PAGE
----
On January 9, a new rule related to student wine or alcoholic beverage tastings was adopted to implement 2019 legislation EHB 1563. It allows enrolled students age 18 and older to participate in tastings during educational field trips to grape-growing areas or production facilities - if the student is with and supervised by a faculty or staff member who has a mandatory alcohol server (MAST) permit.
Modernizing the Permits Chapter
The adopted rules also amend, consolidate, reorganize, clarify, and modernize WACs related to individual types of permits. For more information click these links: Concise Explanatory StatementMemorandum,  Rules - WSR 21-01-057
New Rules to Implement Four Bills from the 2020 Legislative Session
  • HB 2412: Brewery keg registration and identification requirements
  • ESSB 5006: Brewery/winery on-premises consumption endorsements
  • ESSB 6095: Interstate common carriers
  • SSB 6392: Local wine industry association licenses
These rules took effect February 20, 2021. To learn more, see: Concise Explanatory Statement, Memorandum,  Rules - WSR 21-03-095.
Keeping Up-to-Date: Are You on LCB’s Email List for Rulemaking updates?
To sign up for email notifications regarding LCB Rulemaking, please follow this link to join our GovDelivery subscriber list.
Questions about the rules in progress or rulemaking process? Email
Photo of wine competition

Keeping Up with Dining Restrictions  

The LCB has been working to help licensees with COVID-19 business restrictions to make allowances that meet current guidance and support safer customer and employee interaction. 
We have worked with hundreds of licensees to help them with their license type or their facility design so they can stay open during this very challenging time.
We've helped licensees, who had a license that didn't require them to serve food (prohibited during some phases of the restrictions)  to quickly transition to licenses allowing them to serve food, and thus do business during phases one and two of the pandemic. 
To find the latest on COVID-19 impacts to licensees, visit our COVID-19 webpage.
Outdoor Dining and Alterations
Creating more dining options has been a hot topic these last few months. LCB staff is here to answer any of your outdoor dining questions.  Whether it’s an igloo, tent, or yurt, we can help guide you through the process. For retail establishments, email us at For alteration inquiries for non-retail businesses, such as wineries, distilleries, and breweries, please email
If you are reopening your already-approved dining areas because they meet current outdoor dining requirements, you do not need approval from the LCB. However, if you are extending the location of alcohol service, such as adding a beer garden or patio/deck service, you must get prior approval from LCB Licensing. For more information about alterations that require LCB pre-approval, please refer to WAC 314-02-130.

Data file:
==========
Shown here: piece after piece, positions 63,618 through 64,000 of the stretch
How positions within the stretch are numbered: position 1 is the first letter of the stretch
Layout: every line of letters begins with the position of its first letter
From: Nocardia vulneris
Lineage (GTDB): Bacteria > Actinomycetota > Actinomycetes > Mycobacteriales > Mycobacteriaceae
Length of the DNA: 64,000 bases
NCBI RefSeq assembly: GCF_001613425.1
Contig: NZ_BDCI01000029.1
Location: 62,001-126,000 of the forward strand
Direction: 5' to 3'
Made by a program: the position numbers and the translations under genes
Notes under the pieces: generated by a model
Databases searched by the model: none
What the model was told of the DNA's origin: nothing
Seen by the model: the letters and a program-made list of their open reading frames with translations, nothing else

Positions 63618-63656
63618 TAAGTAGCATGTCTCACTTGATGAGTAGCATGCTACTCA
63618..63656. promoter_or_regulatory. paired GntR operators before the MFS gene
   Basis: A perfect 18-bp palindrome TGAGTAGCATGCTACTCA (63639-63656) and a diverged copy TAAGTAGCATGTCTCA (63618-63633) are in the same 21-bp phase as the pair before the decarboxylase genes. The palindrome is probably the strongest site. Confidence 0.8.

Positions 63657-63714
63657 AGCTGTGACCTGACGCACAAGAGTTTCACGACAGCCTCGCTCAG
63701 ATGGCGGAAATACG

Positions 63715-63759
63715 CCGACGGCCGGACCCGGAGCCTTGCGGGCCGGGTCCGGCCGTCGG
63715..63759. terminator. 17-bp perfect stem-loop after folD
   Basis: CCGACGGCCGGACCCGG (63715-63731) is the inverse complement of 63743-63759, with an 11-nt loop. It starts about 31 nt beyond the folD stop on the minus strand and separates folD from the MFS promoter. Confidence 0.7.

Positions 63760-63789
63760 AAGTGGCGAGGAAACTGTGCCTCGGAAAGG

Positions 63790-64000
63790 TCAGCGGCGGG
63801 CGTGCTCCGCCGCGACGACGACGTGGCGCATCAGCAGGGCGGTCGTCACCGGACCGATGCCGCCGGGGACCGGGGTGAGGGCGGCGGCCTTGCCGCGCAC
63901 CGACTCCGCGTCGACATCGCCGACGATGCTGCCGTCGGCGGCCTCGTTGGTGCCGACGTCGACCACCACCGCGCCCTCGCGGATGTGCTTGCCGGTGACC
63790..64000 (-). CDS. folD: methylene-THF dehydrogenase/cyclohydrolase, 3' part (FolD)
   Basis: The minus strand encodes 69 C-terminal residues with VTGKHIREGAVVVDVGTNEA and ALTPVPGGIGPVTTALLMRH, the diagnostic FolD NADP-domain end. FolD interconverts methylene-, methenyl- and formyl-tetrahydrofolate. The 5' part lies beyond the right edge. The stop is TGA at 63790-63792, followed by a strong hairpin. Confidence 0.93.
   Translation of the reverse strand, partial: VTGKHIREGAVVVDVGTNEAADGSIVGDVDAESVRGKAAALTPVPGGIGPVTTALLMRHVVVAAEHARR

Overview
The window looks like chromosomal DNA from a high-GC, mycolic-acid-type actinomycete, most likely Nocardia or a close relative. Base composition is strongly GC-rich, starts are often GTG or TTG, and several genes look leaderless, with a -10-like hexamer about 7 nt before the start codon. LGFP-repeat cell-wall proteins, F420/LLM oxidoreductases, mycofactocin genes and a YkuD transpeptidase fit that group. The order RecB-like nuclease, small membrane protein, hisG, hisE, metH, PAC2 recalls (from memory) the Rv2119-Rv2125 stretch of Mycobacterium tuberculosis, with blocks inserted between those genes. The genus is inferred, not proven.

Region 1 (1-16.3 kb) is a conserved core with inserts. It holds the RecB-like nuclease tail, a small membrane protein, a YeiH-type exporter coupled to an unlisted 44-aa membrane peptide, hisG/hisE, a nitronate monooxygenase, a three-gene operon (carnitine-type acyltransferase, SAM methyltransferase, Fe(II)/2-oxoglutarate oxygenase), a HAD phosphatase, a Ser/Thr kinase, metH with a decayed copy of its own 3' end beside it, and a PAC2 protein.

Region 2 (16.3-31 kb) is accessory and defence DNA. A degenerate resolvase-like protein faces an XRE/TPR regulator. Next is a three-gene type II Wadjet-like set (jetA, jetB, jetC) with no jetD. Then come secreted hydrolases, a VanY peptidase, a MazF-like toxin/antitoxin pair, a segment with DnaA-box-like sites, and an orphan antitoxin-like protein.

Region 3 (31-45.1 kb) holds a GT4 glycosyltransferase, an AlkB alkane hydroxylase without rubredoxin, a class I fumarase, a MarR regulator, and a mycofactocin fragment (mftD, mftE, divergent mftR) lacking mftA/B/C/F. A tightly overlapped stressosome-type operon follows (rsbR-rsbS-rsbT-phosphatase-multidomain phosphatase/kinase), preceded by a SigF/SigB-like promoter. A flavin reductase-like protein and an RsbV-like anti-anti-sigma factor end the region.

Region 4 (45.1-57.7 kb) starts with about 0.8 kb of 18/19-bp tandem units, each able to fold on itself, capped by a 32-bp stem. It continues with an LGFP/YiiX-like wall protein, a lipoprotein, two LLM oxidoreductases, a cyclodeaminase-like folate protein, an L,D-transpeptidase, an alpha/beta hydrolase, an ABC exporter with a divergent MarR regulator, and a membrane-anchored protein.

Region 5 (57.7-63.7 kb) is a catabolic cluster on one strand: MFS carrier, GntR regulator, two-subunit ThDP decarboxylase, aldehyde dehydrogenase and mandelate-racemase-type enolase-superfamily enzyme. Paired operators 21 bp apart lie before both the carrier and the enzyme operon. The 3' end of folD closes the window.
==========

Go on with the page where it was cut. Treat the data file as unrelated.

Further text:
If you have questions about alterations, please see the Frequently Asked Questions on our website, or call 360-664-1600 (option 1).
Photo of family dining outside restaurant

Demarcations and Alterations

When you are making changes it is important to consider the rules for clearly marking the age-restricted areas or boundaries. This can be done with physical 42” barriers or demarcations. These requirements vary for indoor and outdoor areas.    
A licensed premises must have a clear demarcation (a dividing line) between dedicated dining areas and areas classified as off-limits to minors.
For information on demarcation and barriers for:
If you have questions about alterations, please see the Frequently Asked Questions on our website, or call 360-664-1600 (option 1).
street sign says no alcohol

Request for Alterations 

July 2019 (32 requests) vs July 2020 (354 requests)
There has been a significant increase in requests for various alterations since the pandemic started. Licensing staff have worked hard to complete the requests quickly. The majority of requests have been for outside service. LCB's Licensing unit reallocated resources and collaborated with local cities and counties to help speed up alteration requests; many are completed in seven days or less. 
The LCB has been working to help licensees with COVID-19 business restrictions to make allowances that meet current guidance and support safer customer and employee interaction. 
We've helped licensees, who had a license that didn't require them to serve food (prohibited during some phases of the restrictions)  to quickly transition to licenses allowing them to serve food, and thus do business during phases one and two of the pandemic.
How long will alterations and other changes be valid? 
All allowances developed during the pandemic are temporary. As the state moves forward in our recovery, the LCB will update our website. For the most up-to-date information about the LCB’s response to COVID-19, please visit our  website
If you have questions about alterations, please see the Frequently Asked Questions on our website, or call 360-664-1600 (option 1).
Graph of 2019 versus 2020 alternation requests

Frozen Alcohol Products